FinTech entrepreneur Lamine Zarrad in 2017 created the revolutionary banking app, Joust, which offered a suite of online tools to help solopreneurs manage their money. In 2020, Joust Inc. was acquired by ZenBusiness, which provided the nation’s 57 million micro businesses with business management and startup tools.
Rebranded as ZenBusiness Money, it furthers the mission of the two the Austin, Texas based firms, which is to cater to the needs of the burgeoning “gig” economy workforce.
As ZenBusiness Money’s SVP of Financial Services, Zarrad led the team in delivering a full suite of business banking solutions. Mind Money Media spoke with Zarrad when he was CEO of Joust.
He understands the needs of independent workers, perhaps because as an entrepreneur, he is one of them. He also is an immigrant to the U.S., having moved here with his family at 16.
“My family and I fled from our home in Azerbaijan when I was 10, after the USSR broke up. We lived in Moscow for six years and then my mother married a U.S. missionary and we all moved to Georgia. I remember thinking, we made it, we don’t have to worry about dying anymore” says Zarrad.
But acclimating to American culture was tough for Zarrad, so at 18 he joined the Marines. He spent six years on active duty, seeing combat in Iraq, and then another six years in the reserves. He joined hoping to find a sense of belonging and security, but that didn’t happen.
“As an immigrant, I’m part of a marginalized group, always on the outside, and I wanted to create inclusiveness” adds Zarrad.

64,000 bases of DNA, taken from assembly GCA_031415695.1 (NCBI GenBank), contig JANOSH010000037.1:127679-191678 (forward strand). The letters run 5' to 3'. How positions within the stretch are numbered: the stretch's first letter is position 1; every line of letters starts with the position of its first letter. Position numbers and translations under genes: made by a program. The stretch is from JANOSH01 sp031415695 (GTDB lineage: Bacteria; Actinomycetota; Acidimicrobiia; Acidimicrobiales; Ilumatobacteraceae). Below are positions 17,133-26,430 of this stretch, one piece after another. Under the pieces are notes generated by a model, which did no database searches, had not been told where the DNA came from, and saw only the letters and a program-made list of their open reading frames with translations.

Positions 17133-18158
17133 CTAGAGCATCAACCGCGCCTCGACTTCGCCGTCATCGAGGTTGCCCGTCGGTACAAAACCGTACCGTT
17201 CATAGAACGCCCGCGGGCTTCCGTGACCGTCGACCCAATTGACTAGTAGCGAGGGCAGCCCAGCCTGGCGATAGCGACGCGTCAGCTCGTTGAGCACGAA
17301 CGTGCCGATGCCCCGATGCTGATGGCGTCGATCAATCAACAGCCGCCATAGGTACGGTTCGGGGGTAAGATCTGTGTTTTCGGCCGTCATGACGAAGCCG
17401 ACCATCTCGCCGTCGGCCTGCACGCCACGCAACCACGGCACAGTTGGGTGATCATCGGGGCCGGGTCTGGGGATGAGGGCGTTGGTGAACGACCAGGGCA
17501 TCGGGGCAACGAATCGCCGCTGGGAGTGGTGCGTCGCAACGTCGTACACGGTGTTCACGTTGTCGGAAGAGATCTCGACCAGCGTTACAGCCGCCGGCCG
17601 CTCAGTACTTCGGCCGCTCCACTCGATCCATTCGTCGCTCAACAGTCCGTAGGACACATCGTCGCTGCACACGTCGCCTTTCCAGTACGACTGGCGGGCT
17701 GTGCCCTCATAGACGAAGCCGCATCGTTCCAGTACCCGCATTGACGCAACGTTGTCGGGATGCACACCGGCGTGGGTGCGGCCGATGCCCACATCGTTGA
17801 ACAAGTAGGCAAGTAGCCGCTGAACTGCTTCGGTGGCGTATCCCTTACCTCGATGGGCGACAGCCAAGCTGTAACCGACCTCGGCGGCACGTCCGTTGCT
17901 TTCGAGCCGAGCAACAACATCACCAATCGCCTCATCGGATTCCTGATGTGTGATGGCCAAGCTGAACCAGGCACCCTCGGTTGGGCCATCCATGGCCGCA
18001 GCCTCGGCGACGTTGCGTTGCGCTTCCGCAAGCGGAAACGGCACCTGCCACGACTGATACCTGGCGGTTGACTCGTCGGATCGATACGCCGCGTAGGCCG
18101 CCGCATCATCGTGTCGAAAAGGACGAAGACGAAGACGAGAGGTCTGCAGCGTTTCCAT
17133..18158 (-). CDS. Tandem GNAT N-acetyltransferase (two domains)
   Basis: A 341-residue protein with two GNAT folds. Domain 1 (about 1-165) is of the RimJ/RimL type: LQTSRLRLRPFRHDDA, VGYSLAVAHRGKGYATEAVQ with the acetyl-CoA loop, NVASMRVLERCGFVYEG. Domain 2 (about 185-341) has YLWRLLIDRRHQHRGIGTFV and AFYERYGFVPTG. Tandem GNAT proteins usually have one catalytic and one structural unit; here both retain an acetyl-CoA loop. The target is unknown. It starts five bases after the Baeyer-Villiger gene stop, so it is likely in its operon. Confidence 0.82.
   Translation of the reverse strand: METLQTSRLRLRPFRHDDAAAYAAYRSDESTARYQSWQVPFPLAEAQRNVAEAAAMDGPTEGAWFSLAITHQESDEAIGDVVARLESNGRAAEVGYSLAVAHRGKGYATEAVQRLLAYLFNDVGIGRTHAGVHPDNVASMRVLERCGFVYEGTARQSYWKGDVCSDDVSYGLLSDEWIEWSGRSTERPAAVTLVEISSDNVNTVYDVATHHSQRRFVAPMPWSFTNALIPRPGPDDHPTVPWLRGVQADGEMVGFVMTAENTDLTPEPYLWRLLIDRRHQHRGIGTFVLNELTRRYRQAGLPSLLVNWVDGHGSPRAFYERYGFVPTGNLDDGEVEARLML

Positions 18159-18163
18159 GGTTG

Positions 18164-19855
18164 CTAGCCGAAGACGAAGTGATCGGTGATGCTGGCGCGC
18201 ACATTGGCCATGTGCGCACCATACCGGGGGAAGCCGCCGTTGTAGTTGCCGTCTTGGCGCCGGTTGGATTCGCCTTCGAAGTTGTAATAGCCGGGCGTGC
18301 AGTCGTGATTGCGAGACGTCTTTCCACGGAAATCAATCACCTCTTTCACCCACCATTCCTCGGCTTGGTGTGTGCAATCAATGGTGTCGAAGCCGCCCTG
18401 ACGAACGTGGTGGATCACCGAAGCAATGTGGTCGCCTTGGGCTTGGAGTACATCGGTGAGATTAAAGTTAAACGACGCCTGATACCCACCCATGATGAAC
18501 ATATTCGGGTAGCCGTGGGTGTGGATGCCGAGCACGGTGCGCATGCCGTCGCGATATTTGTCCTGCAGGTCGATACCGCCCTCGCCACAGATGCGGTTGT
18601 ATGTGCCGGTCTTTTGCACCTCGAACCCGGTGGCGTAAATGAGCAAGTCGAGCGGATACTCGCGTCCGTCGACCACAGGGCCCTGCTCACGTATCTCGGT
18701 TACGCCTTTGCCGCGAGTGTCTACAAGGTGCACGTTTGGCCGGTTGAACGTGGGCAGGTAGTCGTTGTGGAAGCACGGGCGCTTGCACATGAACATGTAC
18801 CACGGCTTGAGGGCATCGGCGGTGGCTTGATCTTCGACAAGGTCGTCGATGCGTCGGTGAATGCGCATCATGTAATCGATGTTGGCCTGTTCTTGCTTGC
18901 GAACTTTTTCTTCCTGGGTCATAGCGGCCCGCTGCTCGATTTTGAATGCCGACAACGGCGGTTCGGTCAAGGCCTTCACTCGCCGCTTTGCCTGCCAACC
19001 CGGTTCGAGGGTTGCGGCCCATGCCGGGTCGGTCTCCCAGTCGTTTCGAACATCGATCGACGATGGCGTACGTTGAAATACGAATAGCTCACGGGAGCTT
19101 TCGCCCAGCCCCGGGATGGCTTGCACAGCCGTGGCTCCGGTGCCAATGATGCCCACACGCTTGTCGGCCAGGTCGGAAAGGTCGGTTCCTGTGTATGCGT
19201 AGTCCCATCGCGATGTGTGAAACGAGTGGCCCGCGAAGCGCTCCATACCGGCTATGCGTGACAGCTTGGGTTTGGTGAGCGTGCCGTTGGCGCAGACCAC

Zarrad worked for Merrill Lynch, leaving to earn a graduate degree. A position with the US Treasury Department followed, which gave Zarrad a vantage point into the banking business. He didn’t like what he saw – huge swaths of people and businesses underserved by the traditional banks. He left to create a legal payment platform for cannabis, but with a new administration in DC, Zarrad and his team shifted their sights to the gig economy – and Joust was born.
“We estimated the freelance and micro-business economy generated $2.2 trillion and no one was doing anything for them. Initially, Joust was just a suite for finances, a dashboard. Then we dug a little deeper and uncovered a bigger problem: 71% of freelancers had trouble getting paid and freelancers lost on average 14% of their income to non-payment. We thought, that’s unacceptable” says Zarrad.
For women, who make up 62% of the freelance workforce, the stats are worse. They are paid late 31% of the time compared to 24% for men. Joust eliminates the guessing game of payment and saves the freelancer the time and energy previously spent chasing down a vendor. With Joust, freelancers, entrepreneurs and small businesses can send an invoice anywhere in the world and manage how they get paid. Joust offers two options – a freelancer can choose immediate payment, for a fee of 6%, or in 30 days, if the vendor pays. But if the vendor doesn’t pay in 30 days, Joust will pay, charging a small fee, because this invoice has been insured. Either way, the gigger gets paid.
“Joust gives the corporate world experience, the power of size, to enforce payment. But I encourage freelancers, especially from a marginalized group, like women or minorities, to embrace their work and their worth. Don’t underprice. And if you aren’t sure you’re worth it, fake it till you make it” says Zarrad.